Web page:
Most Powerful Women in Banking: No. 4, HSBC's Diane Reyes
Group General Manager and Global Head of Global Liquidity and Cash Management, HSBC
From her perch atop a global business that processes $455 trillion in payments each year, Diane Reyes sees the push to bring real-time processing to the U.S. through an international lens.
London-based HSBC is a participant in real-time payment schemes in 19 countries, including Argentina, China, India, Malaysia and Sri Lanka. Around the globe, 46 nations have introduced real-time payments, according to the bank.
“So that just tells you that this is not a passing fad,” Reyes said.
For years, many U.S. banks were lukewarm about the adoption of real-time payments, perhaps because a modernized system threatened to upend their established business models.
But more recently, momentum in the U.S. has grown. A consortium of big banks launched a next-generation network in 2017, and in August the Federal Reserve announced plans for its own system.
U.S. banks that don’t embrace the new reality will risk losing their customers, Reyes said. “The market is definitely moving. Anybody who doesn’t see it — really I just don’t know how that’s possible.”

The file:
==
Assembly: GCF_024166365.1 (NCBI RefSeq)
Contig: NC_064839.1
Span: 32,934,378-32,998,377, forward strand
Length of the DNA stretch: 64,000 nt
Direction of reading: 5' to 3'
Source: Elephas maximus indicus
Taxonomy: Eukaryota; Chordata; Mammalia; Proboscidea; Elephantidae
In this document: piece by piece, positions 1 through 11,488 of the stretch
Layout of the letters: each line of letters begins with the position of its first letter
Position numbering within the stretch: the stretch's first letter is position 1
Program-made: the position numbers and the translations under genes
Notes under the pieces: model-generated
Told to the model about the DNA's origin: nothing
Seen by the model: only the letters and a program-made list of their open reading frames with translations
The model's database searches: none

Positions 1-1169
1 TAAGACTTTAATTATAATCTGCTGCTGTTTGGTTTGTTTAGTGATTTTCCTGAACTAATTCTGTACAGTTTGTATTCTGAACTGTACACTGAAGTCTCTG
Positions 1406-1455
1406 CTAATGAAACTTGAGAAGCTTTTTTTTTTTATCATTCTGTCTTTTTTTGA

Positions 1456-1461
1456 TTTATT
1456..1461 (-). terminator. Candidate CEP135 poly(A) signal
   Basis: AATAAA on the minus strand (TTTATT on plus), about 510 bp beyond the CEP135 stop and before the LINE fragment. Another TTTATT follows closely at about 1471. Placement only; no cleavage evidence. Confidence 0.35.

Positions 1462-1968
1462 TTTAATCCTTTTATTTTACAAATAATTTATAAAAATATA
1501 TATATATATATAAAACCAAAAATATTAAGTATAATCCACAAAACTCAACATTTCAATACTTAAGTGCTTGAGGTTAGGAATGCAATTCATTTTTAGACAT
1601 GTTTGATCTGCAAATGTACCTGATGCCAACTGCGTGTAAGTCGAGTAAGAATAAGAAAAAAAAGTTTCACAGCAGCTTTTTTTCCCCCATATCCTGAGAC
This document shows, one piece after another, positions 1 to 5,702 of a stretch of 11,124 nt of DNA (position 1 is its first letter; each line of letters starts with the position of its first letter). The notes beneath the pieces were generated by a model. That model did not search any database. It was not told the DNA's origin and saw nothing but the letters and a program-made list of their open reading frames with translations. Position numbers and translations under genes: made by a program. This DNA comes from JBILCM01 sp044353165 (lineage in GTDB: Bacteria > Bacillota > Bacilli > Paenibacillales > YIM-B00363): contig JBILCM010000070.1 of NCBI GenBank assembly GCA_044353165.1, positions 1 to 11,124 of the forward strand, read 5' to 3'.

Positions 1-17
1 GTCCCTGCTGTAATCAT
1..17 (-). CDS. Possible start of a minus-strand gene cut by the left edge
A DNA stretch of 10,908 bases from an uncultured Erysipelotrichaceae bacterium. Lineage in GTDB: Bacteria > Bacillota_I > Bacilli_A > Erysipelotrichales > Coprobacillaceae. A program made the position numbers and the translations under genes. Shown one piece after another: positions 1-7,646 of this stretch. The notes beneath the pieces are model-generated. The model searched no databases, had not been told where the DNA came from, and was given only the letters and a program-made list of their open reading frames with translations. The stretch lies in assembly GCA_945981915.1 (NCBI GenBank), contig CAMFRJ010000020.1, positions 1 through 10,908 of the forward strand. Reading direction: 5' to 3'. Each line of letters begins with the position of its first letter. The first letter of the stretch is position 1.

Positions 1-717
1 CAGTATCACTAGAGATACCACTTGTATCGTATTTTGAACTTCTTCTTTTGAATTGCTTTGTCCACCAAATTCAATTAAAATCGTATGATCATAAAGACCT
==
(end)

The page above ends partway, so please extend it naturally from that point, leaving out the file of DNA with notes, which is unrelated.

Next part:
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Over the summer, Fed Gov. Lael Brainard lamented that the U.S. retail payment infrastructure lags behind the systems used in many other countries. But the current situation presents an opportunity for the U.S., Reyes argued.
“There’s no such thing as really being behind,” she said. “If you can take advantage of what some of the other markets have done, then I think you’ve sort of leapfrogged that period in which you weren’t up and running. I think the U.S. is trying to do that.”
Reyes, who is based in New York, is HSBC’s most senior woman executive in the U.S. She joined the bank in 2011 from Citigroup.
Last year, Reyes led HSBC’s involvement in research into how digital currencies and distributed ledger technology could transform cross-border payments. One of her conclusions was that buy-in from central banks around the globe is critical.
“My personal belief is that the regulatory participation is essential,” she said.